Adobe Illustrator Pathfinder
Pathfinder Tool in Illustrator is the perfect tool to help you make a last-minute job look easy. The tool is capable of manipulating shapes and paths that you can use to speed up your workflow. Mastering the tool is important as it lets you create complex shapes very easily. In this guide, we will go over the basics of the tool to help you pick up skills that you can use to create precise shapes and paths in your illustrations and speed up your workflow.
Getting Started with Pathfinder
To access the Pathfinder Tool, you can head to the Window dropdown menu and find the Pathfinder tool. Alternatively, you can also press Shift + Ctrl + F9 to access the tool.
We can make use of the top row of buttons to make paths using the tool. You can either make both paths and compound paths using the tool. If you want to make compound shapes, you can choose from the buttons in the rows located in the tool while pressing Alt or Options key. From the menu displayed below, choose the shapes you want to use.
Shape Modes in Pathfinder Tool in Illustrator
The tools used to edit shapes are located in the top row of the Pathfinder menu.
- Add to Shape Area / Unite: You can use this option to add areas of selected components with the geometry.
- Subtract from Shape Area / Minus Front: This option helps you cut out the shape of a component from the geometry behind it.
- Intersect Shape Areas: You can use selected areas of a component to clip the geometry similar to a mask tool.
- Exclude: You can use this option to invert the geometry. The option lets you turn holes into filled regions and vice-versa.
Applying Effects in Pathfinder
If you want to use your overlapping objects to create new shapes, the Pathfinder tool lets you do that. You can make use of the Pathfinder Panel or the Effects menu to get access to all the effects.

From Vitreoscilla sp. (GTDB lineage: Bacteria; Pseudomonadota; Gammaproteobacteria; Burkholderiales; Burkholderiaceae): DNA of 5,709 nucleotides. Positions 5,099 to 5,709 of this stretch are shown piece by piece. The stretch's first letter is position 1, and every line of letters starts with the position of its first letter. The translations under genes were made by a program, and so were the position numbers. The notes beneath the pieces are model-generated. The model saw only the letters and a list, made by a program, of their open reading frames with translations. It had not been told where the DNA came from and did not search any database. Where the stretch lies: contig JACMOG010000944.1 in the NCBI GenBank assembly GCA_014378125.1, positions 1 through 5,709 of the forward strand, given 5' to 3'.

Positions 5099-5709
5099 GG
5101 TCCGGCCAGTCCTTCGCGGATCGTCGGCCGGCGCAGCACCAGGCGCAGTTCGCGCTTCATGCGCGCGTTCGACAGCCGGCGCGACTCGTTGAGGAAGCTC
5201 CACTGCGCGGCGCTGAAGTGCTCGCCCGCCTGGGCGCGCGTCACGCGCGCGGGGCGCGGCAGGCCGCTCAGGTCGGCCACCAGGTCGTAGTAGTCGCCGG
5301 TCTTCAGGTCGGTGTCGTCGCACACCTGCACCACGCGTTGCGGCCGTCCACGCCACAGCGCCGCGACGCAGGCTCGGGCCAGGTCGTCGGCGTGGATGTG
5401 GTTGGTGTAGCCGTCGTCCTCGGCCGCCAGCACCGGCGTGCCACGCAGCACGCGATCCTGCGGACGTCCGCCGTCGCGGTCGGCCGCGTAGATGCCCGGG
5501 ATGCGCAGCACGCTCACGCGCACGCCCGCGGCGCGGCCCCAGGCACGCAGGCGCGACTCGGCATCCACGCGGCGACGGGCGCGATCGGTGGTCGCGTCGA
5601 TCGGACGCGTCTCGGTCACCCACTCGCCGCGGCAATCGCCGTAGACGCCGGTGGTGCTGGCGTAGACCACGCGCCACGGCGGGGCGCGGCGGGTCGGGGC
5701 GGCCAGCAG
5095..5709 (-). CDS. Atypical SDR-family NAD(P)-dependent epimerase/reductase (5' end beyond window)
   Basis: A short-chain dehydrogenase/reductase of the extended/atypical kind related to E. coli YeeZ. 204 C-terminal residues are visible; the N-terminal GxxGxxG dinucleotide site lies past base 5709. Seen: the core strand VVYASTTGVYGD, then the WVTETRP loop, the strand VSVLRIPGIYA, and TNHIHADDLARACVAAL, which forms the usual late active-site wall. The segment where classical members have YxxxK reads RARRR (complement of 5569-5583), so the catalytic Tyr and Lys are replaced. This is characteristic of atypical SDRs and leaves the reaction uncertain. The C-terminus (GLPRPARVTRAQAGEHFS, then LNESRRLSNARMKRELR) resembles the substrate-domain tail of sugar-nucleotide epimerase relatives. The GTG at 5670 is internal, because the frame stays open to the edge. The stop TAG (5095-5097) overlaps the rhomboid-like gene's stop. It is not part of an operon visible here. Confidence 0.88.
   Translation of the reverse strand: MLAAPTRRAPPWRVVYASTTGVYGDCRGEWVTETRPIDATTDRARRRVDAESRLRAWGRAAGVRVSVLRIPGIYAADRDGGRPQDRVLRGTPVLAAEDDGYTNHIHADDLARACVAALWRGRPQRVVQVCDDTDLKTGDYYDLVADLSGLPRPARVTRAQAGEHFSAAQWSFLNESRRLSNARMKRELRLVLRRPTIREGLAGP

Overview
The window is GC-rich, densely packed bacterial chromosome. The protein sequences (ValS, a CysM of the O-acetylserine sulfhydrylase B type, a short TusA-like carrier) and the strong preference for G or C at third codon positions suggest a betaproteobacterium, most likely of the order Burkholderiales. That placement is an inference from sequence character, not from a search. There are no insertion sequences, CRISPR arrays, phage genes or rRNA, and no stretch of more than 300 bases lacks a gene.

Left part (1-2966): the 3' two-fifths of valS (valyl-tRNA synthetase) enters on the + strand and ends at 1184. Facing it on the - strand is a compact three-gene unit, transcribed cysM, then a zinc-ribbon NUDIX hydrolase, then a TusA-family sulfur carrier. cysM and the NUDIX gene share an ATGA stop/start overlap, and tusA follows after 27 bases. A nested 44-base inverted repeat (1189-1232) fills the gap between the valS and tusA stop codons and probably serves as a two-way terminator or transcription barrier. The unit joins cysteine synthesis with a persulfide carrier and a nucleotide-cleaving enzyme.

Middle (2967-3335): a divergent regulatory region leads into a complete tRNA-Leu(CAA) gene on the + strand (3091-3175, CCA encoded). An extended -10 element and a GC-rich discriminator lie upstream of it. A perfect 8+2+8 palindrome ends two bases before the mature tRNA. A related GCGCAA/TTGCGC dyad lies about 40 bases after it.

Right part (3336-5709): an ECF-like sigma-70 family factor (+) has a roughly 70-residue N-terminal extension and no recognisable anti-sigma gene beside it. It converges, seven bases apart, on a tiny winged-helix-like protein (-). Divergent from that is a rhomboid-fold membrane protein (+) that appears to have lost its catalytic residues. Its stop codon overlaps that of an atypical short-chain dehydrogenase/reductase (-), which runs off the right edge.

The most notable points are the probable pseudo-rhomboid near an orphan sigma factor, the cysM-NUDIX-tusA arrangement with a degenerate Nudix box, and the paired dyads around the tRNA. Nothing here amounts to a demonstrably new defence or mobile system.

The effects available from the Effect Menu can only be applied to layers, text objects or groups. Once you apply an effect, you will still be able to select your original objects and edit them. You can also make use of the Appearance panel to remove or modify any effect you want.
If you apply effects from the Pathfinder panel, they can be applied to layers, groups or a combination of objects. You can make use of the panel to edit the final shape and create a complex combination of shapes if you want. The objects are automatically grouped when you apply effects from the panel.
What Does each Effect do?
Here is a quick rundown of all the Pathfinder effects.
- Add: This option lets you accurately trace the outline of all objects and treats them as a singular merged the object.
- Intersect: The Intersect tool lets you trace the outline of a region in your illustration, even if other objects overlap it. Here is an example of two objects before and after being intersected.
- Exclude: Non-overlapping areas of objects can be traced, and it also makes all the overlapping areas transparent. If you overlap an even number of objects, the overlap becomes transparent. However, selecting an odd number of objects will make the overlap filled.
- Subtract: The frontmost object from your shapes is removed from the backmost object. The tool is handy for deleting areas of illustrations by stacking the order in which they appear.